Adam M. Brufsky, MD, PhD, and Lynn Acierno, BSN, RN, OCN, RN-BC, highlight treatment options in HER2-positive breast cancer and discuss considerations for surgery.
PUBLISHED January 11, 2018
Adam M. Brufsky, MD, PhD: A lot of patients who come to us have chemotherapy first. For these patients that come to us with a very large, low-grade advanced tumor—a woman will come in, her breasts will be really red or she will have a really big tumor in her breast—the issue becomes, what do you do? What I usually tell people is, “We could do a mastectomy on you now, but we’d probably have to give you chemotherapy afterwards. So, why don’t we just do it first to see if it shrinks?” That’s kind of how you explain this neoadjuvant therapy to people.
Lynn Acierno, BSN, RN, OCN, RN-BC: Right.
Adam M. Brufsky, MD, PhD: I’m curious to hear your opinion on this. A lot of people will go, “I don’t want to leave my cancer in my breast. It’s going to spread all over my body.” What do people say to you when that happens? Do they say that to you at all?
Lynn Acierno, BSN, RN, OCN, RN-BC: Well, often the surgeon is involved from the very beginning.
Adam M. Brufsky, MD, PhD: Correct.
Lynn Acierno, BSN, RN, OCN, RN-BC: So, they’re not only hearing that from us. I have not really had many patients express that concern. I also think that because we’re treating them while it’s there, it’s very encouraging for them to know that, as we continue to monitor that tumor, it’s shrinking.
Adam M. Brufsky, MD, PhD: Right, they love that. I think patients really like knowing that and having that choice.
Lynn Acierno, BSN, RN, OCN, RN-BC: Yes. I’ve only had, maybe, a handful of patients that express concern on that.
Adam M. Brufsky, MD, PhD: Good. The other thing that’s really important is that a certain percentage of those patients who need chemotherapy first, as neoadjuvant chemotherapy, are HER2-positive. I explain to them, “You’re 1 of the 1 out of 5 people whose cancer has the HER2 gene in it. It makes your cancer very sensitive to chemotherapy.”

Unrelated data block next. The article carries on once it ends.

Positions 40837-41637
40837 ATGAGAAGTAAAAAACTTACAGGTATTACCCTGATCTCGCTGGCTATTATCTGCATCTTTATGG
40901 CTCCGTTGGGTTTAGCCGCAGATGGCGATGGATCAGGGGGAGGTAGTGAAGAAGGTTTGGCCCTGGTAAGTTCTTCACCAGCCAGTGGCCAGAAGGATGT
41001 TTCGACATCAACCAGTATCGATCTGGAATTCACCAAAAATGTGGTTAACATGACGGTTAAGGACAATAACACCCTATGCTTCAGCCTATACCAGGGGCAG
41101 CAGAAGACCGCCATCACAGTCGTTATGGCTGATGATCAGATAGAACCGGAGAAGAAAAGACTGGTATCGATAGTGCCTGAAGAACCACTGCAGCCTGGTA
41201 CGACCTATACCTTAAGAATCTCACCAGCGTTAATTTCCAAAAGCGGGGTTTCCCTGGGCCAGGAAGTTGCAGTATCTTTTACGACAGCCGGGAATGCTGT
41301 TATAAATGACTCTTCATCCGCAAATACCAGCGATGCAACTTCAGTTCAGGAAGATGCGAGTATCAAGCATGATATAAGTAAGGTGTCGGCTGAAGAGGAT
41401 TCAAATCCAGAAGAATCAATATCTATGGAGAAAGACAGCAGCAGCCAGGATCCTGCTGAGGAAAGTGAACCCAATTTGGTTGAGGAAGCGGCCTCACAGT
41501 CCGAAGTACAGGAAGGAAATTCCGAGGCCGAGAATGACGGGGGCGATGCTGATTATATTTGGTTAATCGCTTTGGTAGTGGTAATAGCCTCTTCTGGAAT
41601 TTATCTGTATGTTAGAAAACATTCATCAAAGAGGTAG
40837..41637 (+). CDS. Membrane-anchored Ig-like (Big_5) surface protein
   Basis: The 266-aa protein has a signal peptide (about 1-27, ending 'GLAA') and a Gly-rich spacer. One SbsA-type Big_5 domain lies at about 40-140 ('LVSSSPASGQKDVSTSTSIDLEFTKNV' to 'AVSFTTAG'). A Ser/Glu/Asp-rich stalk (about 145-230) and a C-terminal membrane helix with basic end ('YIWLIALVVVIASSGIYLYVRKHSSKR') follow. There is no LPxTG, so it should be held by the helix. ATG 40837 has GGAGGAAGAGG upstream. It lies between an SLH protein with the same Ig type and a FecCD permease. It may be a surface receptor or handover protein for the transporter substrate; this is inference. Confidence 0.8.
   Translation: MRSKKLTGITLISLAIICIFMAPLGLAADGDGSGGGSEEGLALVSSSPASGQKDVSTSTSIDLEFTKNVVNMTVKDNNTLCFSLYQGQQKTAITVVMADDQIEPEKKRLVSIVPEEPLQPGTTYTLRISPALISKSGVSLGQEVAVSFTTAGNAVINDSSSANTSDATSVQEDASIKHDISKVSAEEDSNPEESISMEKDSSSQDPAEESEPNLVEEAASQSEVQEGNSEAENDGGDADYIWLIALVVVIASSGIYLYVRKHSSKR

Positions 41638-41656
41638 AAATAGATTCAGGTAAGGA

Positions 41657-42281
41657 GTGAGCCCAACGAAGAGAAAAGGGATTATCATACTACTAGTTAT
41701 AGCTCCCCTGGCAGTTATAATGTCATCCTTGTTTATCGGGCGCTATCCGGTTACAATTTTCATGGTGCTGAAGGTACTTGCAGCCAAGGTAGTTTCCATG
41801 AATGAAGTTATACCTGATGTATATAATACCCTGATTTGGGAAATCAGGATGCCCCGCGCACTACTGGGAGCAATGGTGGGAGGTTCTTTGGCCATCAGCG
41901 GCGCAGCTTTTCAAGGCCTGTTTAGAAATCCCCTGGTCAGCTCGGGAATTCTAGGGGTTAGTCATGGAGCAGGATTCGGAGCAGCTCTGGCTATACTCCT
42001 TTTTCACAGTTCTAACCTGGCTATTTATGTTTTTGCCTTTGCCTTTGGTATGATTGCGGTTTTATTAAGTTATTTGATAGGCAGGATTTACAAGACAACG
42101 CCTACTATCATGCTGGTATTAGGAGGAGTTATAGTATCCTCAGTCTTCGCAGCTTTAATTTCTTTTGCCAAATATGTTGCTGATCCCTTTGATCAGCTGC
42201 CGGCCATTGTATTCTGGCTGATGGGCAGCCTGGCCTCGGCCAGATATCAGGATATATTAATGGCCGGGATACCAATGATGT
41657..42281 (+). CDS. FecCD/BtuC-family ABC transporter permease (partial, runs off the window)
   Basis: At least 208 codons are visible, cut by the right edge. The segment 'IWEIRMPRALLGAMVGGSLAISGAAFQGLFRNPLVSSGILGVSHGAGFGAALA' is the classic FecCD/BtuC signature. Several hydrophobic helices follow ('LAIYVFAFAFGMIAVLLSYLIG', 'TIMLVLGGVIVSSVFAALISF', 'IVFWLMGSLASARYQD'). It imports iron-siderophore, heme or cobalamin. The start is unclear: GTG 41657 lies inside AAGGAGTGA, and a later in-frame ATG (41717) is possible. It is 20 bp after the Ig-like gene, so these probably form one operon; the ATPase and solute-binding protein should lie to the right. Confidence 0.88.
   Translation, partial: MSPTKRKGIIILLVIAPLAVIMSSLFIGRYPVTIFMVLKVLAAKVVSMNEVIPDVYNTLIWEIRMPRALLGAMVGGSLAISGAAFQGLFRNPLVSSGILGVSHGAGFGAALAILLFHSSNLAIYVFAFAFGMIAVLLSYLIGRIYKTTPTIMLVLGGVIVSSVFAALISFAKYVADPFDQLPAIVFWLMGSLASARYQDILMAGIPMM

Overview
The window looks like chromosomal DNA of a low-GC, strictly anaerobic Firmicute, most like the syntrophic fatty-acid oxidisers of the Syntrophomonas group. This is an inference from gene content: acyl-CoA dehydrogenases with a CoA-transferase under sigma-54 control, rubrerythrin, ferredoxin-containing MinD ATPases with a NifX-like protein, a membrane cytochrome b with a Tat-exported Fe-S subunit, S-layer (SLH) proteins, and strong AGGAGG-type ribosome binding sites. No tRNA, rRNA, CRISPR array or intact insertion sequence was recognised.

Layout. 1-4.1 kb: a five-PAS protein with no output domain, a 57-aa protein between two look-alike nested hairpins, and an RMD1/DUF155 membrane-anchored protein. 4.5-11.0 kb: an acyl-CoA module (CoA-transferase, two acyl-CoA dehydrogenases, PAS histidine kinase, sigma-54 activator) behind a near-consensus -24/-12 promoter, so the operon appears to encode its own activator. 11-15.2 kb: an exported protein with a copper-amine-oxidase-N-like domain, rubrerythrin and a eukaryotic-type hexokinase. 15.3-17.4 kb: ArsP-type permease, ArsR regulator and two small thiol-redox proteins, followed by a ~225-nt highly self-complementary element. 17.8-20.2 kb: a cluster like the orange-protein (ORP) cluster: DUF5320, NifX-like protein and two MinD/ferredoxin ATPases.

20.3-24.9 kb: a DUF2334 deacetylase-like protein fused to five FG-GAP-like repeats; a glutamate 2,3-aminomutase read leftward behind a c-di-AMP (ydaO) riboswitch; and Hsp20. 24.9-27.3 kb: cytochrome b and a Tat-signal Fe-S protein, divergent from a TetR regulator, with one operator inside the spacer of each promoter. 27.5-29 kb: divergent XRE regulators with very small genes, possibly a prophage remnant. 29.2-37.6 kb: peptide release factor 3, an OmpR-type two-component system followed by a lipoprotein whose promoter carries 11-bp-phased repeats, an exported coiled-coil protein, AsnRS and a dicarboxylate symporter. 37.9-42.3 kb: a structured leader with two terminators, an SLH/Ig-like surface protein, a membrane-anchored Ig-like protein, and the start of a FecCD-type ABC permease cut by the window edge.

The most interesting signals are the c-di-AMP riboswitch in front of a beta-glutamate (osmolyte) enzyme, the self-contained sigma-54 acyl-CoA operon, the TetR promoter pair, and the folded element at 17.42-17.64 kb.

When we give chemotherapy with Herceptin (trastuzumab), it will shrink the tumor a lot, generally, and it’ll be very quick when that happens. I think people like that. We really have come a long way in the last 15 or 20 years with drugs like Herceptin (trastuzumab) and things like that. Do people ever ask you about that at all? “What is this Herceptin stuff?” “What is this pertuzumab stuff?”
Lynn Acierno, BSN, RN, OCN, RN-BC: I think that people are savvy enough now. A lot of people go on the computer and they want to know what targeted therapy is.
Adam M. Brufsky, MD, PhD: Yes.
Lynn Acierno, BSN, RN, OCN, RN-BC: We explain that their cancer expresses certain characteristics that we can target with this chemotherapy or, actually, targeted therapy. I explain the difference between how systemic chemotherapy works as opposed to targeted therapy. I also explain that the traditional systemic chemotherapy doesn’t know the difference between a healthy cell or an abnormal cell, but the targeted therapy goes right to that tumor. So, by using a regimen such as TCHP (docetaxel, carboplatin, trastuzumab, pertuzumab), we’re getting it from all angles. Even though it is a pretty heavy-duty regimen, it gives great results.